The younger generation, Josh, 17, and Lindsay, 11, had only the faintest inkling of the “I Love Lucy” show, based on snippets that they had encountered while channel surfing, so it took some effort to convince them that this would be a worthwhile destination… a trip to the video store to rent some of the classic episodes of “The Lucy Show” was just the ticket to generate some enthusiasm, especially when Lucy and Desi went camping, and flooded their trailer with soapsuds. By the time we reached the episode where Lucy and Ethel ate their way through the chocolate factory, it was more a question of “why haven’t we gone there before” than “why should we go there on this trip?”

The Luci-Desi Museum, Jamestown, NY, as it was in 2004.

While the Lucy-Desi Museum is small, it is filled with memorabilia, including Lucy’s Emmy awards, a collection of outstanding Hollywood portraits from Lucy’s pre-television career, and more than enough fond memories to keep you busy all afternoon.

If you are really lucky, or if you plan your trip to coincide with the annual Lucy Convention, you will see busloads of Lucy fans, all decked out in red wigs and replica attire… it’s well worth the drive to Jamestown!

For lots more information, and a glimpse at the collectibles available through the Lucy-Desi Giftshop, visit the 2021 updated website at

In the interest of fairness, our second destination catered to the interests of the men in the family. On previous adventures, we had visited the National Baseball Hall of Fame in Cooperstown, New York, and followed up with trips to several of the major league baseball parks in the northeast. See the Baseball Hall of Fame Adventure here:

This year, it was only natural to expand our sporting destinations to include the Pro Football Hall of Fame in Canton, Ohio.

Hut one, hut two, at the Pro Football Hall of Fame

The Football Hall of Fame, Canton, Ohio.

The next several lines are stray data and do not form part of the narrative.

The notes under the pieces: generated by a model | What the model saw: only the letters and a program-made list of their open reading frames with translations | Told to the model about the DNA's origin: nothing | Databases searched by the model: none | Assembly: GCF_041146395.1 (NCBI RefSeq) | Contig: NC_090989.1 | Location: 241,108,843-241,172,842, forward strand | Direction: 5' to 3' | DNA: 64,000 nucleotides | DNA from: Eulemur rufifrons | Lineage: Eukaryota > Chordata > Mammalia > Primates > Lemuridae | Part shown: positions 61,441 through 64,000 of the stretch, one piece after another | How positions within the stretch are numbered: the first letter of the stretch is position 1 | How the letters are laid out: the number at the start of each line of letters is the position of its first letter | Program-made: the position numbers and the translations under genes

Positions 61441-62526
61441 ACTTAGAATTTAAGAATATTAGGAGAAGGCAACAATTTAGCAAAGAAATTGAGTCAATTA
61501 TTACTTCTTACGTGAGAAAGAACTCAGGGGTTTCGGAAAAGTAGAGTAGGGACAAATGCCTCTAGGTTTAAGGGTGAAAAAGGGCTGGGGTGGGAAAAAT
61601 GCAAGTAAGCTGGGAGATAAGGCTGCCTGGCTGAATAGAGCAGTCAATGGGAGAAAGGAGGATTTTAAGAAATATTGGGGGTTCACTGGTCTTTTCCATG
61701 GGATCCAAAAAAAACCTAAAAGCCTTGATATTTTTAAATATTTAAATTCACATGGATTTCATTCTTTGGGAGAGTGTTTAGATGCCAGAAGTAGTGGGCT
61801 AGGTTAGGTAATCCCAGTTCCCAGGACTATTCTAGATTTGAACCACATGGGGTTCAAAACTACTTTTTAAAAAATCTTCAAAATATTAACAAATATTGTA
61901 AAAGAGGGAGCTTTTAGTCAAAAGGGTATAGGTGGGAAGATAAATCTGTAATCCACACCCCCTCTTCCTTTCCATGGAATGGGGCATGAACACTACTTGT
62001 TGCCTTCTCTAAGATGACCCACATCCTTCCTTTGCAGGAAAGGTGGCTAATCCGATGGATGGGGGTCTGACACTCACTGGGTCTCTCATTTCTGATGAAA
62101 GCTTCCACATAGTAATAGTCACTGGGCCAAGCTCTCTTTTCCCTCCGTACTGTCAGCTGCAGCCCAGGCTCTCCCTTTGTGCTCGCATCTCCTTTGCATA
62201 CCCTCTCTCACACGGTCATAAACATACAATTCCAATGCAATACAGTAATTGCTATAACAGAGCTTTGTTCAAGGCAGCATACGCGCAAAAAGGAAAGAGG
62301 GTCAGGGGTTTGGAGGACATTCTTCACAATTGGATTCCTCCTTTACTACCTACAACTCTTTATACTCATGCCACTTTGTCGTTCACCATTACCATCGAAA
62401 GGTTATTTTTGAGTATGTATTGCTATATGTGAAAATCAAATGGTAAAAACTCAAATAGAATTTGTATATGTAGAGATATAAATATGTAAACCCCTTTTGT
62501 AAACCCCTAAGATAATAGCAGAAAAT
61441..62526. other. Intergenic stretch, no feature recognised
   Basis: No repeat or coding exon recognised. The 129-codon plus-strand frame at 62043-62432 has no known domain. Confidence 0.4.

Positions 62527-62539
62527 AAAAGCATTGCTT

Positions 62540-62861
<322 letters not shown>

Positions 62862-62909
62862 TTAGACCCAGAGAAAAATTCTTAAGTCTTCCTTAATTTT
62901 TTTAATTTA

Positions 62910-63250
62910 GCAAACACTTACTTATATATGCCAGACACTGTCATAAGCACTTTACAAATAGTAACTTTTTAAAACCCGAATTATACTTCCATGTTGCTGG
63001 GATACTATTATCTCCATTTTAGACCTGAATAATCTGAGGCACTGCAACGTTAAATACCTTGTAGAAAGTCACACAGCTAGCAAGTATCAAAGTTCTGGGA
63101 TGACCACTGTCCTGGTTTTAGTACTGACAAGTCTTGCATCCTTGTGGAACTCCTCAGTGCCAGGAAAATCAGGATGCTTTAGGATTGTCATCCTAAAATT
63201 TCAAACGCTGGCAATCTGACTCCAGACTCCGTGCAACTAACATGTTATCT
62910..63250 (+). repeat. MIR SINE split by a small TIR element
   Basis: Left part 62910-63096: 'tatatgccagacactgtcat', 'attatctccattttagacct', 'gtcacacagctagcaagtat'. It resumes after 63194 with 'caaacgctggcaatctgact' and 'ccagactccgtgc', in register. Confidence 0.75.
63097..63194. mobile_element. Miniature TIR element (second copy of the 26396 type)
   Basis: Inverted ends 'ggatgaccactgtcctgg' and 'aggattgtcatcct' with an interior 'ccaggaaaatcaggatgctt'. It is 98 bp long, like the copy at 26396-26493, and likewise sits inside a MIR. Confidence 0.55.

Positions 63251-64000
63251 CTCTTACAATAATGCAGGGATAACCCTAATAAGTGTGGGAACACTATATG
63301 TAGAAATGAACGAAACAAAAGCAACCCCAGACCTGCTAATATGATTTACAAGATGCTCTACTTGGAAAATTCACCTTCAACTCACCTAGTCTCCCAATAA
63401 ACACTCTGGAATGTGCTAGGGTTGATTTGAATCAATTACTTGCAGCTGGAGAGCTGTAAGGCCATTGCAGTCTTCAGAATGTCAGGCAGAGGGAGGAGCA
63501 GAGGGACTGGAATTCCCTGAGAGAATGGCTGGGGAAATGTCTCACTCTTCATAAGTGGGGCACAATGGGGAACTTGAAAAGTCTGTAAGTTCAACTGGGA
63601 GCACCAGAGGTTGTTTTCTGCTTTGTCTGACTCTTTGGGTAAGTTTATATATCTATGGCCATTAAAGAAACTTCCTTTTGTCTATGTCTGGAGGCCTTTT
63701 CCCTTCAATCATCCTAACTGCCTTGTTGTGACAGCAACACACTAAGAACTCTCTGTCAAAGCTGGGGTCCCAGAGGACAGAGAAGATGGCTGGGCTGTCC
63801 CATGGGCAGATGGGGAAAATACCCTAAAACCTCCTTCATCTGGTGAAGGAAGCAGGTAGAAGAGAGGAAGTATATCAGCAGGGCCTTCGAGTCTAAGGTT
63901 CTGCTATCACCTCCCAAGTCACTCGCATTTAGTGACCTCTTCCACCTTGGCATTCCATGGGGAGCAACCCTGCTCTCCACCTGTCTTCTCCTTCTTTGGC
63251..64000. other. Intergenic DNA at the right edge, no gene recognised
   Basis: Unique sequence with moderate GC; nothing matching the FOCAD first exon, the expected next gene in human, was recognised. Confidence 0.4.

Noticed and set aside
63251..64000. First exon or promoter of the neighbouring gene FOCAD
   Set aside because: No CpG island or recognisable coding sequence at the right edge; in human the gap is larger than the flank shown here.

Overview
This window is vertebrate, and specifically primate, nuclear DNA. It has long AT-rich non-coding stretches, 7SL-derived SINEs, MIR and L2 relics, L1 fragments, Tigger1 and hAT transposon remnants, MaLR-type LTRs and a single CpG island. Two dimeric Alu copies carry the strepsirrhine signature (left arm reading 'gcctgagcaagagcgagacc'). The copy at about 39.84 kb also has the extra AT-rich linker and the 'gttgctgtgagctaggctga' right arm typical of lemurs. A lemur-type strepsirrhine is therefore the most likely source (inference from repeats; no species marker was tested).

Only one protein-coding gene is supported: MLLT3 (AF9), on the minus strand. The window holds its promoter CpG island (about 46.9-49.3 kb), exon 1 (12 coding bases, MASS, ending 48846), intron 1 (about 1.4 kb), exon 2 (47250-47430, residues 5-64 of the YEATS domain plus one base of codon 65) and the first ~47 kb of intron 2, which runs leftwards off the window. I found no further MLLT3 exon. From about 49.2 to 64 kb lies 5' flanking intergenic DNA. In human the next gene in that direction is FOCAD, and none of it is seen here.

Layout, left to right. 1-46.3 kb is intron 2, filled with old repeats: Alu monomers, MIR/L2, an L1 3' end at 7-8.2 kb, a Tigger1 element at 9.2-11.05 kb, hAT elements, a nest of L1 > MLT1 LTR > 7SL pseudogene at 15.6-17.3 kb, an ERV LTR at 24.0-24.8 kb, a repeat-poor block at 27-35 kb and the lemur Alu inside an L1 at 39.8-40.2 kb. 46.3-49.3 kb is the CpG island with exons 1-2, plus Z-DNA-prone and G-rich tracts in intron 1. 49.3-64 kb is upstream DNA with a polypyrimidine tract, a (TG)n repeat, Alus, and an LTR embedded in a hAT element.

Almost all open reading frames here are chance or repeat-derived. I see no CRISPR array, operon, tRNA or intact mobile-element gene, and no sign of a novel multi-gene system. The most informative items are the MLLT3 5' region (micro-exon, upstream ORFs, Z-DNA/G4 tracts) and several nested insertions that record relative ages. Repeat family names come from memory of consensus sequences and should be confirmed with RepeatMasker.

This is a wonderful place to learn the history of the game!
Displays cover the heroes of the game…


We’ve been to the Hockey Hall of Fame in Toronto, and the National Baseball Hall of Fame in Cooperstown, NY, so the most logical destination for our 2004 RV Lifestyle Excellent Adventure was the Pro Football Hall of Fame in Canton, Ohio.

This is a spectacular destination – as fascinating in 2021 as it was 16 years earlier…

From the thrill of the Game Day Stadium theatre to the interactive exhibits, the Pro Football Hall of Fame offers fans and their families an exceptional insight into the nuances and the milestones of the game. Distinctive architecture and exquisite displays pay tribute to the first century of professional football in America, with a collection of enshrinee mementos that span the generations, and a museum store that is worth the visit all by itself.

This display honors the football players who served their country in the armed forces.
Monday Night Football was 20 years old in 2004 – still a major attraction!
Game day memorabilia abound at the Hall of Fame.






Admission to the Pro Football Hall of Fame in 2005 was $12 for adults, $8 for seniors, $6 for children, and a family pass was available for just $30. PLEASE VISIT THE WEBSITE for updated admission prices and hours of operation.

This destination is certain to fascinate the whole family – football fans and bystanders alike!
For more information, updated to 2021, please visit

To round-out our “Hall of Fame Tour” we decided to visit Cleveland, Ohio, home of the Rock and Roll Hall of Fame… this destination was a unanimous decision – from Buddy Holly to the Rolling Stones, we all love Rock and Roll, and it was the best reason ever to turn up the volume on the CD player, and show the kids how much fun a sock hop could be.

Choosing the right RV for the trip

With two adults and two teenagers, our ideal vehicle for an adventure of this type was a class C motorhome, similar to the vehicles that are available for rent at many RV dealerships. The class C, or “mini-motorhome” embodies all of the RV components in a chassis that is more maneuverable and less expensive than the traditional bus-style “class A” motorhome, and substantially larger than the compact “class B” or van conversion motorhomes.